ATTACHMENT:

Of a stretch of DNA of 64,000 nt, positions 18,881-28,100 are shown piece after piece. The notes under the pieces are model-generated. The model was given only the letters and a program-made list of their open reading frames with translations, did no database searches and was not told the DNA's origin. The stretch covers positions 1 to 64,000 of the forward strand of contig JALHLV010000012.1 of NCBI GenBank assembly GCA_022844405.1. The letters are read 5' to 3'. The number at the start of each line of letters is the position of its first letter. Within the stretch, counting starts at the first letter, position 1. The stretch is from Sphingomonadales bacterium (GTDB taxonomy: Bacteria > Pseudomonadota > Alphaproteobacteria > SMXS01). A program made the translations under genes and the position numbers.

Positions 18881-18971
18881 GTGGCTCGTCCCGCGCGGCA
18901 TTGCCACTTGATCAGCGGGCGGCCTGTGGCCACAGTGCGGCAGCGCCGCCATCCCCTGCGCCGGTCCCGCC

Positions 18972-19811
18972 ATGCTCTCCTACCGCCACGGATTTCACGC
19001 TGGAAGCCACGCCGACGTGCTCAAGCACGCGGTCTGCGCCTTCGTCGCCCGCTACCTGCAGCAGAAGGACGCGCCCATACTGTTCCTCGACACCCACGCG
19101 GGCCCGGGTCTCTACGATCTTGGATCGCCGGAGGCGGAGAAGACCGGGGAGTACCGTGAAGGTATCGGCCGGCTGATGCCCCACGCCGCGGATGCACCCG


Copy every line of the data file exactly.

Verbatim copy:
Of a stretch of DNA of 64,000 nt, positions 18,881-28,100 are shown piece after piece. The notes under the pieces are model-generated. The model was given only the letters and a program-made list of their open reading frames with translations, did no database searches and was not told the DNA's origin. The stretch covers positions 1 to 64,000 of the forward strand of contig JALHLV010000012.1 of NCBI GenBank assembly GCA_022844405.1. The letters are read 5' to 3'. The number at the start of each line of letters is the position of its first letter. Within the stretch, counting starts at the first letter, position 1. The stretch is from Sphingomonadales bacterium (GTDB taxonomy: Bacteria > Pseudomonadota > Alphaproteobacteria > SMXS01). A program made the translations under genes and the position numbers.

Positions 18881-18971
18881 GTGGCTCGTCCCGCGCGGCA
18901 TTGCCACTTGATCAGCGGGCGGCCTGTGGCCACAGTGCGGCAGCGCCGCCATCCCCTGCGCCGGTCCCGCC

Positions 18972-19811
18972 ATGCTCTCCTACCGCCACGGATTTCACGC
19001 TGGAAGCCACGCCGACGTGCTCAAGCACGCGGTCTGCGCCTTCGTCGCCCGCTACCTGCAGCAGAAGGACGCGCCCATACTGTTCCTCGACACCCACGCG
19101 GGCCCGGGTCTCTACGATCTTGGATCGCCGGAGGCGGAGAAGACCGGGGAGTACCGTGAAGGTATCGGCCGGCTGATGCCCCACGCCGCGGATGCACCCG